In November, 1910.
"I always disqualified myself In cases
where Tolley and Heyward had connec
tion," declared Judgo Speer. "I had
nothing whatever to do with the part
nership between Talley and Heyward.
My son-in-law never consulted me. I
did, however, delay tho partnership for a
time on, account of tho Grccn-Gaynor
case. I never asked for a favor for my
son-in-law, and It nevor occurred to mo
that a lawyer who happens to be the son-in-law
ot a Judgo should be debarred
from practicing his profession."
The witness also denied having had
anything to do with tho partnership of
tho law firm of Isaacs & Heyward. Judgo
Speor was askod to explain tho bread)
botween himself and District Attornoy
Akerman. "Our differences," said tho
witness, "grew out of our diverging
views on questions involving tho policy
of tho law and principles of morality on
which the welfaro of tho people depended.
In the first place, I was anxious to en
force the revenue laws so as to aid tho
people of tho south in enforcing their
prohibition laws. Mr. Akerman allied
himself with tho liquor Interests and in
sisted that I nolle prosse certain liquor
Fifteen Persons Hurt
in Wreck on Alton
in Wreck on Alton
JOLIBT, 111., Jan. 81. Fifteen persons
wero Injured, somo of them so seriously
that they may die, when Chicago & Alton
passenger train No. 7, bound from Chi
cago to St. Louis, was wrecked between
hero and Lock port early today, sup
n hrnlf rnll Kl.,. .... Ift
, ,! .i,r .r- v.,rr.,H .,
car being badly haltered.
Relief trains were sent to the scene!
of the wreck from Bloomlngton and
Jollet, and the Injured were drought to
this city. Most of those injured wero
In the sleeping cars, which they wero
forced to leave In their night clothes
and seek shelter In nearby farm houses.
Ten physicians wero rushed to the
wreck from this city In automobiles
through a blinding snow storm. There
they found the passengers standing about
In scanty clothing and wrapped In
blunkots hastily snatched from berths.
STILL FAST AGROUND
COLON. Jan. 31 .-Frederick W. Vander
bllt's yacht Warrior, which went ashoro
off the coast of Colombia Monday, was
still fast aground today, according to a
wireless dispatch received here. The
orew, which remained on board when
Mr. Vanderbllt and his guests escaped,
Is In no dunger,
A wrecking tug and the steamer Al
rolranto are standing by today, but the
sea was still too rough for an attempt
to rescue the crew.
The dispatch says It would be possible
for the sailors to land on tho beach In
the Warrior" a boaU if the necessity should
DEPUTIES NOW COME
ORDER CIVIL SERVICE
New United States Marshal Hay
Not Name All New
M'REYNOLDS GIVES . .VIEWS
McCallnm nnd Nlckersnn Meets to
Ifnvn Their Positions seotit-e Uo
Stutter Who la Named na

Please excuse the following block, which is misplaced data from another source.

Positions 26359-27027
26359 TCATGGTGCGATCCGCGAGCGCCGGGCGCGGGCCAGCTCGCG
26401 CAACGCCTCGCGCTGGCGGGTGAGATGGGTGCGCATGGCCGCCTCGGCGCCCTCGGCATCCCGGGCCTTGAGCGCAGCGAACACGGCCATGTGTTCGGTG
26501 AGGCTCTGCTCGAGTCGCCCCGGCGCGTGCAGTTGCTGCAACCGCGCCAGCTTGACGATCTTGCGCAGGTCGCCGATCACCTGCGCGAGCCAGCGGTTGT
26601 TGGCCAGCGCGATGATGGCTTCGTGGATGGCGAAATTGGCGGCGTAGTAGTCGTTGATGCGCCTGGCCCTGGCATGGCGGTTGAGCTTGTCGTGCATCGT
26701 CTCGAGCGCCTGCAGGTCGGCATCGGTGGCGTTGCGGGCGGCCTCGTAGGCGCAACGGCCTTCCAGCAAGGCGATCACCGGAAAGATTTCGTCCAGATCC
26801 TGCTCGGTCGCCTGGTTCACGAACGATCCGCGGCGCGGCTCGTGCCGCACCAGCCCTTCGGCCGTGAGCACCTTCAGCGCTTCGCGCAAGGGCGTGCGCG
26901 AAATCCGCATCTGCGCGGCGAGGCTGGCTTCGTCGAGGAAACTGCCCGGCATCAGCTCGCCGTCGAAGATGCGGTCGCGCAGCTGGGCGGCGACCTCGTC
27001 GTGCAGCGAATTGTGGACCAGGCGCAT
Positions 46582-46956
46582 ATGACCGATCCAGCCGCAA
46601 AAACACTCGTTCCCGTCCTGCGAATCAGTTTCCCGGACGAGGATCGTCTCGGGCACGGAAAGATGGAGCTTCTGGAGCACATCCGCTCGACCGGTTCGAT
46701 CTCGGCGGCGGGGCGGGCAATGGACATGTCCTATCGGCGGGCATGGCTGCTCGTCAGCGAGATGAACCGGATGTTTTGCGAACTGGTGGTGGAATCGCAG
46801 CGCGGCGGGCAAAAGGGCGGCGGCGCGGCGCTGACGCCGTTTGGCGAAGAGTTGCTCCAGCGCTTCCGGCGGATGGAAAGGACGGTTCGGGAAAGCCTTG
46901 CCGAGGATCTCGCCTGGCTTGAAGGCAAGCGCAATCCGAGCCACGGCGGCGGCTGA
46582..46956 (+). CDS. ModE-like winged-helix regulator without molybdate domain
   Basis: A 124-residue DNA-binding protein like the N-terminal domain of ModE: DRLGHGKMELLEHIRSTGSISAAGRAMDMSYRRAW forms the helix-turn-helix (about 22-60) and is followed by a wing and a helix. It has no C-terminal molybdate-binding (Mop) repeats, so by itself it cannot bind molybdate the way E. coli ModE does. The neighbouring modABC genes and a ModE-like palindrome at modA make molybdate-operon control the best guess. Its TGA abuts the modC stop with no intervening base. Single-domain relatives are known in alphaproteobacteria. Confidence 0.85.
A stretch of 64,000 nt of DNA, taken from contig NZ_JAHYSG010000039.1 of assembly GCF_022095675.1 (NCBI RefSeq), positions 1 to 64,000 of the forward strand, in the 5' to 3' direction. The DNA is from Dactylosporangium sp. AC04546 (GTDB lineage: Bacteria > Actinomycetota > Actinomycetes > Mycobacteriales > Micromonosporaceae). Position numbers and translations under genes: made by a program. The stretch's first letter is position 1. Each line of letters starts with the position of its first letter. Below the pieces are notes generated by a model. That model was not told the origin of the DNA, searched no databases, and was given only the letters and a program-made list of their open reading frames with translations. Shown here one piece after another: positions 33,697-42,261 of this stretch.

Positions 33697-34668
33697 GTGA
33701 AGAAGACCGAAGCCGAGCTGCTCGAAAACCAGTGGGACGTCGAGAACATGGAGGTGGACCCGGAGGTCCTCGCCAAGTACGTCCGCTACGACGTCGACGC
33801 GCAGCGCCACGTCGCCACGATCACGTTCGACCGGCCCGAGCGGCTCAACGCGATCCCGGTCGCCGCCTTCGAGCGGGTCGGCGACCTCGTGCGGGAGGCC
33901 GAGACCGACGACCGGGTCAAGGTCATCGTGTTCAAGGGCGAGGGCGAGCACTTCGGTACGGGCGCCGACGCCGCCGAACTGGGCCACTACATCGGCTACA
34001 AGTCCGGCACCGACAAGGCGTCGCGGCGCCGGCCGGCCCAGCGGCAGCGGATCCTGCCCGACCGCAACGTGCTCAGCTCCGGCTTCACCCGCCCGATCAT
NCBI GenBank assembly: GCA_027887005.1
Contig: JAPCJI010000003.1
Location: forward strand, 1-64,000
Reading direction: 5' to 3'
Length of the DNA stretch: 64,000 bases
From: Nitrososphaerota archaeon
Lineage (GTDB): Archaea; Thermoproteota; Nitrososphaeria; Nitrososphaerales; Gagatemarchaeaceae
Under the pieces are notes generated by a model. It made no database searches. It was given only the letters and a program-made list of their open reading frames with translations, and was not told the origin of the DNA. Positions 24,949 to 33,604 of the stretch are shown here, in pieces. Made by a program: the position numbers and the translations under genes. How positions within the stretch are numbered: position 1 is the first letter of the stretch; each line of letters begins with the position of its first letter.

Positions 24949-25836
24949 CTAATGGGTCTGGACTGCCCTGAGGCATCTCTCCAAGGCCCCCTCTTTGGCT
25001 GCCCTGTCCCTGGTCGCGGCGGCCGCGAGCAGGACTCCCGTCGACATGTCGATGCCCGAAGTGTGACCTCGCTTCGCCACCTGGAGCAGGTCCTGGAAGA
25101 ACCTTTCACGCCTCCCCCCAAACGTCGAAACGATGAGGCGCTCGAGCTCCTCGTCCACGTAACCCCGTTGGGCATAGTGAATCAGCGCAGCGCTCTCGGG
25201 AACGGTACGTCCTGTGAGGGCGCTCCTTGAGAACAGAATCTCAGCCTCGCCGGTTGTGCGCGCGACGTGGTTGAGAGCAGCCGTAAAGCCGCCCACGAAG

In splto of tho fact that the offices of
deputy United States marshals has 'been
rpmoved from the' civil servico, tho nan
who succeeds William P. Wamor here
will havo somo difficulty in distributing
theso appointments as political' plums, to
his particular friends.
A circular letter sont to all United
States marshals in Octobr, immediately
following tho passago of the bill remov
ing the deputies from tho civil service,
Informed them that beforo the offioe de
puties wero appointed to succeed those
now holding offioe, specific pcnnlsslpn
must bo obtained from the Department
An extract from the letter of Attorney
General Mcllcynolds, follows:
In connection with his approval of the
act tho president wrote tho following
"I am convinced, utter' a careful examt
nation of tho facts, that tho offices of
deputy collector and deputy marshals
wero never Intended to be included under
tho ordinary provisions of tho civil serv
ico law, Thn control of tho wholo method
and spirit of the administration of the
proviso In this bill, which concerns the
appointment ot theso officers is no less
entirely In my hands now than It was
before tho bill became law; my warm
advocacy and support both of the prln
clple and of tho bona fide practice ot
civil servico reform Is known to tho
(Continued on Page . Two.)
Militants Roast .
Bishop of London
LONDON, Jan. Sl.-Tho militant suf
fragists aro very angry with the bishop
of London, Rt. Rev. Arthur Foley Win
ntngton Ingram, ovor his report that
thcro wnn no truth in the allegations ot
excruciating torture being inflicted on
mcir iwiruuen in iiumiway juu, iiicjr
I accuse tho prelato of being an ally of
the government and Mrs. Dacke-Fox. ono
' ix f lm tuililara n Ilia UrnmAli'a Hnitlal anil
" - .
I'Uiiwiui uiiiuii, iviuio nun luuuy us iui
"A whltowush brusl has been placed
In your hand, my lord bishop, by the
authorities In order that the public shall
remain Ignorant of the diabolical meth
ods used by the government In Its desire
to terrorize the militant women.
"The whole truth of the matter Is, you